Zerzura Wadis
Wadi Hamra entrance
The "Zerzura Wadis" of Wadi Talh, Wadi Abd el Melik and Wadi Hamra were claimed by Hungarian explorer Lazlo Almasy to the three fertile valleys associated with the fabled Zerzura Oasis, which had been written about and sought after for almost a century before they were finally discovered in 1932.

Today, these valleys are dried and desiccated. But even in the 1930s when they were first seen from the air, they described as being "green" valleys with the remains of Tibu huts seen. The increasing aridity of this part of the Sahara has meant that even these valleys - which may have been a welcome stop-over for camel herders wandering back and forth between Kufra Oasis in Libya to Dakhla Oasis in Egypt in times past - have now dried up.

To the left, is the entrance to Wadi Hamra, the "Red Valley". A line of acacia trees and small shrubs still mark out the line of an underground watercourse.

Pot remains
Despite the Martian landscape, there is plenty to see that you would never find on Mars. Here is the fragments of a pot found in Wadi Abd el Melik with some charcoal remains of a campsite. It was sat in the sand in the middle of the valley floor and could have been laying there for thousands of years.

The hole in the pot was probably for passing a rope through so that the pot could be suspended over a fire. There are numerous paintings called 'domestic scenes' to be found in ancient rocky shelters, particularly in the Jebel Uweinat area, which show a pot suspended over a fire. They were evidently the focus of family life when prehistoric man lived here five or six thousand years ago, which was the last time that there was significant rainfall in this area.

Bagnold cave
Prehistoric man liked to decorate his abode in much the same way we do today. The painted cows below, found at the entrance to a shelter in Wadi Abd el Melik, (valley of the servant of the king) were found by Ralph Bagnold in 1933.

In contrast to the Gilf a little further South, or Uweinat, there are not many paintings in the Zerzura valleys area. But the area is quite rich in pecked engravings.

Paint pigments
The ochre pigments for their paintings can be readily found just laying about. When ground to a powder and mixed with a binding agent - possibly saliva or even plain water - the pigments remain very durable when applied to the local sandstone. Ochre is "... a hydrated oxide of iron permeating a siliceous base which is free from added impurities and added coloring matter." There is a surprising palette of colours for ochre, ranging from brilliant white, through golden yellows, oranges, reds, earthy browns and deep blacks.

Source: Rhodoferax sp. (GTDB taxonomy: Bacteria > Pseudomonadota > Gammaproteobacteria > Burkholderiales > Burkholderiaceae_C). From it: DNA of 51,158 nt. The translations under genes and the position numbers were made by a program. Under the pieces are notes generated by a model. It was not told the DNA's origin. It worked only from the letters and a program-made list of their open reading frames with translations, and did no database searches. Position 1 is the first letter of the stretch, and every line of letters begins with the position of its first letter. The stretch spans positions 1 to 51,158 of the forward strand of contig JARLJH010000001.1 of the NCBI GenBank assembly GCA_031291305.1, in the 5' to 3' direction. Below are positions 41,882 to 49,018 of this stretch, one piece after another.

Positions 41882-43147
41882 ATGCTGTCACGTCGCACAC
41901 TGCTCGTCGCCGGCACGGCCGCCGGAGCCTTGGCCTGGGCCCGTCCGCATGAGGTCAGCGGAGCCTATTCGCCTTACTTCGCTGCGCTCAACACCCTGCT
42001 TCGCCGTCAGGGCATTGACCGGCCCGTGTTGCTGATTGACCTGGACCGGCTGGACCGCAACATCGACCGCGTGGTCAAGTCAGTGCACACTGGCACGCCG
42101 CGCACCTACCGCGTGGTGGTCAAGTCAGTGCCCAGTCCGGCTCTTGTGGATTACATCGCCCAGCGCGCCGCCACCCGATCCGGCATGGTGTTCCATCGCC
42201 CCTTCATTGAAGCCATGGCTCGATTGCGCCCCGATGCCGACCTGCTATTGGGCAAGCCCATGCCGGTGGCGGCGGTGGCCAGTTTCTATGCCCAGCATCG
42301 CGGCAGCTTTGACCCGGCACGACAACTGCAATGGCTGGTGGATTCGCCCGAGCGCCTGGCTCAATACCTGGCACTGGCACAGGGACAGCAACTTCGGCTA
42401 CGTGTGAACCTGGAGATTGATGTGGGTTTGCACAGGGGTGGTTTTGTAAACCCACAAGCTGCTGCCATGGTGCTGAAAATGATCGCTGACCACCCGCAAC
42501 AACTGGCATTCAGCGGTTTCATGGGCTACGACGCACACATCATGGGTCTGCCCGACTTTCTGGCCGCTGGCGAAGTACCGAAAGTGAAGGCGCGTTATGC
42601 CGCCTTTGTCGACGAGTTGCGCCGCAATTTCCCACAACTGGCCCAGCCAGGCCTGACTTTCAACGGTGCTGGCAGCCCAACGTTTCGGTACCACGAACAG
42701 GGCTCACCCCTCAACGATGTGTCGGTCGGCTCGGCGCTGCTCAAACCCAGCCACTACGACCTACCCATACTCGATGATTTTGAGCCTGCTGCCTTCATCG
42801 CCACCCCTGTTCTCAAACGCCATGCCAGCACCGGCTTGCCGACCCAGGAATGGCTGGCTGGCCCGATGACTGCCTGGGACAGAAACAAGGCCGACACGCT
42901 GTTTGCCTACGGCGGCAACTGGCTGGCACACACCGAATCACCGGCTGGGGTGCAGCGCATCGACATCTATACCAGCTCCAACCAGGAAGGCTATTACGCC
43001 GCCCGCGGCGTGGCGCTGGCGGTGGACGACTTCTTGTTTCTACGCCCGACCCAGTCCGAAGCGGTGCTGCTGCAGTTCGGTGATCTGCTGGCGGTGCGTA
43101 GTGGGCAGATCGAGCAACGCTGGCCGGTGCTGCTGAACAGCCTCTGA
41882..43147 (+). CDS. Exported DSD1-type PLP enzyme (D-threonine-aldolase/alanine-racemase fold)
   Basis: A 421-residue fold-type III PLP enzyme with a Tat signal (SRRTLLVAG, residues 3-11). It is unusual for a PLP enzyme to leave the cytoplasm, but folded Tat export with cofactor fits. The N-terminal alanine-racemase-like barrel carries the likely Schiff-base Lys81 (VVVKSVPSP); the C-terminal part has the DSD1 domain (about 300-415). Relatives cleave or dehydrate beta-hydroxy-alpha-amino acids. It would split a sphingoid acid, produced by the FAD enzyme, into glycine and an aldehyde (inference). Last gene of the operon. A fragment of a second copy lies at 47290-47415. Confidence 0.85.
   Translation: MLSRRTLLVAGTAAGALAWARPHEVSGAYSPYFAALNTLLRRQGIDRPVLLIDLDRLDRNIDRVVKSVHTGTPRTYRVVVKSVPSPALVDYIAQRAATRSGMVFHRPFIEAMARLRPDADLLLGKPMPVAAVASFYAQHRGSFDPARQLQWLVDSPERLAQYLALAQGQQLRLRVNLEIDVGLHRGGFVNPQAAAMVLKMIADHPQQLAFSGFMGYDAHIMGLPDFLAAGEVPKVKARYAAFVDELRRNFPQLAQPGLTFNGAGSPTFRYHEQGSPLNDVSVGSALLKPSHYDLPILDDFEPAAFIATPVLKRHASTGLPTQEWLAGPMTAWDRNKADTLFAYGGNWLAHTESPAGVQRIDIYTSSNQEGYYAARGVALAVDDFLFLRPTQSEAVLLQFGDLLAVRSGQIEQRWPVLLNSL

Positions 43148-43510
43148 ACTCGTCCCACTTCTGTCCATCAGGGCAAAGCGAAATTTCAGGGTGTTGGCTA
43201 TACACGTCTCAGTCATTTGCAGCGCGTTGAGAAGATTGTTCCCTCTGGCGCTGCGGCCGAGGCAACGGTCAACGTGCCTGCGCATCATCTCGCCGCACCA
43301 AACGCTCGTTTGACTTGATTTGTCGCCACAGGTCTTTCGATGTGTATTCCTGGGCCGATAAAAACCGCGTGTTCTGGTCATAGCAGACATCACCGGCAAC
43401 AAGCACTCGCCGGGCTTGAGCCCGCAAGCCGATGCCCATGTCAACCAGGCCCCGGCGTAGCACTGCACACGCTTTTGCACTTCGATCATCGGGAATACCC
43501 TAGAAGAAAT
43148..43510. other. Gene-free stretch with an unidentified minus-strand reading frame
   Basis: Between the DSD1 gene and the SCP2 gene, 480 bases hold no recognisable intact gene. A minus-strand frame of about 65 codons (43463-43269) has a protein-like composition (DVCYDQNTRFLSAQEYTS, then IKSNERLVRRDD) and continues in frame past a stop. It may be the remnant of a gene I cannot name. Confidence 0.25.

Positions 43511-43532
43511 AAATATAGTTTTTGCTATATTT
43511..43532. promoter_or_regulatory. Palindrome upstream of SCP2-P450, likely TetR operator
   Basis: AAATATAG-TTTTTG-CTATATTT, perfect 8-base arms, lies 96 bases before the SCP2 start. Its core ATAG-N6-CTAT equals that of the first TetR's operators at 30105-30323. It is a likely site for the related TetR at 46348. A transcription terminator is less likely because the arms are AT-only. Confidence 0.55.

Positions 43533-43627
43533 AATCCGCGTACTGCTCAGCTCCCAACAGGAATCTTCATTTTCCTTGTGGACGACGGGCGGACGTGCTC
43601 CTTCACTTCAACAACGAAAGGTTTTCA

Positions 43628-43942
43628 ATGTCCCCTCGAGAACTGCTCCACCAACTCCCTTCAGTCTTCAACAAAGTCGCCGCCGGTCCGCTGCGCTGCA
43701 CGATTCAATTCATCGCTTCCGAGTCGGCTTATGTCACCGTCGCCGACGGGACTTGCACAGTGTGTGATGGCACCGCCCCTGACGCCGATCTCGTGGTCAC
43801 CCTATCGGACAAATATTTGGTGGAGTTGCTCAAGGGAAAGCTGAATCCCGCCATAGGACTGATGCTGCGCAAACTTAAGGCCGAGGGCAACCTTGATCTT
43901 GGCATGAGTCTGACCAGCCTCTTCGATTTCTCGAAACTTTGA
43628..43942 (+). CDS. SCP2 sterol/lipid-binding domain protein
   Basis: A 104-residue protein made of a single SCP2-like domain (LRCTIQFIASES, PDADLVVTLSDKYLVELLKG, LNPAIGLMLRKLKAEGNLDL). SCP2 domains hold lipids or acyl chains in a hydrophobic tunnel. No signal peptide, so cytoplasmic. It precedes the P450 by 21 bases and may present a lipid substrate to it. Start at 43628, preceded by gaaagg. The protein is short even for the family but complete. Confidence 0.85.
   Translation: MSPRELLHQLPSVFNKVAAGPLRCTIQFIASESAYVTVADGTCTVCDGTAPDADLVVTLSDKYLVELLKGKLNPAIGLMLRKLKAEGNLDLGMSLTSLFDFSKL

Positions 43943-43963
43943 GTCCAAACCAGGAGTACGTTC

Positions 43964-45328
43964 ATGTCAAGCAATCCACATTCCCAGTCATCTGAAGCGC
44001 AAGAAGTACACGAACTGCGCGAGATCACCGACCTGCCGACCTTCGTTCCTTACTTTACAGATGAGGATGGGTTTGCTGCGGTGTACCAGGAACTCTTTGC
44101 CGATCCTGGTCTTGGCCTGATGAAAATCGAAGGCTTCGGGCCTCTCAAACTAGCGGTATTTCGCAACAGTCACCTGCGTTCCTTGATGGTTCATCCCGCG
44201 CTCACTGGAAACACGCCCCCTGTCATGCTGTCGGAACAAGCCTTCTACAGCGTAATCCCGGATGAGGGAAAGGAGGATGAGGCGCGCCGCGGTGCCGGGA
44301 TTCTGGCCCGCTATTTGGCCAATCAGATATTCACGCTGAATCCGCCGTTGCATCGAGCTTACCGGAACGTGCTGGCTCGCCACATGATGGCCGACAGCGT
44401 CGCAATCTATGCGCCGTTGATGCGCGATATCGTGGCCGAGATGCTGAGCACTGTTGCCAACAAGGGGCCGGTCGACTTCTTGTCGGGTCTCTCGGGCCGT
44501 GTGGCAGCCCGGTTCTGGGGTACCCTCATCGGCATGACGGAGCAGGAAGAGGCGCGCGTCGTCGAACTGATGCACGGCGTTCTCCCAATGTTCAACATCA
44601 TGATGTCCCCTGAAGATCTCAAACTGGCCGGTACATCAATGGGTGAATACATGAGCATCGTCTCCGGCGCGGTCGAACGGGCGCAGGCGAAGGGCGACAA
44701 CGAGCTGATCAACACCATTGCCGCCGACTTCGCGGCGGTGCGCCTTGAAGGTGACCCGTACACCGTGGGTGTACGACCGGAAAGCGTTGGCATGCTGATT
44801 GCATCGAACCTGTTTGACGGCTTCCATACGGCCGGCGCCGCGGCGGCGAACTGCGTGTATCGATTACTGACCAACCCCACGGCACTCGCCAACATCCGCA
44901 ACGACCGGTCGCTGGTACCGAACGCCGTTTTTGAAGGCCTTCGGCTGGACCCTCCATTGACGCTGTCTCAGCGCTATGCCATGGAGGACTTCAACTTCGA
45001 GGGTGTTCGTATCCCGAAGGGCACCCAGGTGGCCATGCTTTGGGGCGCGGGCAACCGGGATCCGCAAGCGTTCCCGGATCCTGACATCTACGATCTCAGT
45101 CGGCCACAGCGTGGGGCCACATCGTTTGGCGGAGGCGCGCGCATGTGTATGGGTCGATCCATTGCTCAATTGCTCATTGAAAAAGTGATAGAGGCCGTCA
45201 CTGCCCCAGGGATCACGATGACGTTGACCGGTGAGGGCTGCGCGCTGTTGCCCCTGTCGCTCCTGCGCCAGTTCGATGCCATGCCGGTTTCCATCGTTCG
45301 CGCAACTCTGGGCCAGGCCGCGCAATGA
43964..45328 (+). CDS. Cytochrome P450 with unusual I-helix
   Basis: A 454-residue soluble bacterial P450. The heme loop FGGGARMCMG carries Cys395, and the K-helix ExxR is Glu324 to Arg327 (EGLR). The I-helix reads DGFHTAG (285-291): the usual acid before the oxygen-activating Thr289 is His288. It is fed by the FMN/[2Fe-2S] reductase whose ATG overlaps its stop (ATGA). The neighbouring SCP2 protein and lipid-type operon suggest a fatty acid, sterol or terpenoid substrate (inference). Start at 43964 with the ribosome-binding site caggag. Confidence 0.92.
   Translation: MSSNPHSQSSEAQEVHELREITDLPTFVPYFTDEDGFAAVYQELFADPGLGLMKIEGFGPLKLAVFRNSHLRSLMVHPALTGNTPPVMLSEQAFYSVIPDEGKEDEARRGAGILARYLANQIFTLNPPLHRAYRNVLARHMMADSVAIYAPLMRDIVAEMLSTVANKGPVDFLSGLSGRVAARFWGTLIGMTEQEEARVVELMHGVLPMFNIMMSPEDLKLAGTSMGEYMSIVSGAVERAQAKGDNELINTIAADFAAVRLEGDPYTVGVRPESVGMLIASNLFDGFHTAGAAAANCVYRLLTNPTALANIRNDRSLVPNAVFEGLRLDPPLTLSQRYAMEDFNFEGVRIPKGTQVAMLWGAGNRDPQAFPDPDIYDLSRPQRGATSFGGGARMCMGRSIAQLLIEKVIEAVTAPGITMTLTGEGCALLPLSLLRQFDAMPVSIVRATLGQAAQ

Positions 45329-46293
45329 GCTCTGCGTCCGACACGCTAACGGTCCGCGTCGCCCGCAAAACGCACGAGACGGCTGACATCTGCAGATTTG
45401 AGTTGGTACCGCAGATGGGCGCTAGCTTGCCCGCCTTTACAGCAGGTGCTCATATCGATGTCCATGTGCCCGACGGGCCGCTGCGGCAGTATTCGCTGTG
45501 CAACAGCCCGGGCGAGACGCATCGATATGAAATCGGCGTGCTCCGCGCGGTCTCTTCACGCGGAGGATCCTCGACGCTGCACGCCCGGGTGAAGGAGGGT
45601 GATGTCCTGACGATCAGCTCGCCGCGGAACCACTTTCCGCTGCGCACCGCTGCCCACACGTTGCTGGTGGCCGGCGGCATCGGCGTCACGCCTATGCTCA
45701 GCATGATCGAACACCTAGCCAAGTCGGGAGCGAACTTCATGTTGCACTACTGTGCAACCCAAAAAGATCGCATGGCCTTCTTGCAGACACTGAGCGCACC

Pecked engravings
Small, crude, pecked engravings similar to this abound in the Zerzura wadis. Cows are very common, as these were a pastoral people. However, we also see giraffes and antelope and - very occasionally - elephant. These are the last animals to survive in an area which is gradually turning from savannah into desert as the rainfall diminishes.

Balanites Aegyptiaca
Nearby, a small grove of three Balanites Aegyptiaca trees still manage to find enough water far below the shimmering heat on the surface. These trees are veritable living pharmacopeia as practically every part of the tree has some medicinal value. The bark is noted as being poisonous to molluscs and is often planted near rivers to kill the snails carrying schistosomiasis. Perhaps, in times past, they were planted here deliberately as a living medicine chest. The small orange fruits have stones very similar to olive pits. This has led to the speculation that olive stones found in 1906 by W.J. Harding King in the crops of birds flying from the South West towards Dakhla were in fact from these trees.

Wadi Talh tumulus
Very recently, what is assumed to be a burial tumulus was discovered in Wadi Talh (acacia valley) The central mound of stones is, perhaps, six feet high, with a vertical slab sitting at the apex. Surrounding the central mound is a complex array of stone circles, cairns and lines of stones which may have some archaeoastronomical significance. There is, for example, a line of stones running from the central mound at an azimuth of about 70 degrees, (not in this picture), which would be the azimuth of mid-summer sunrise.
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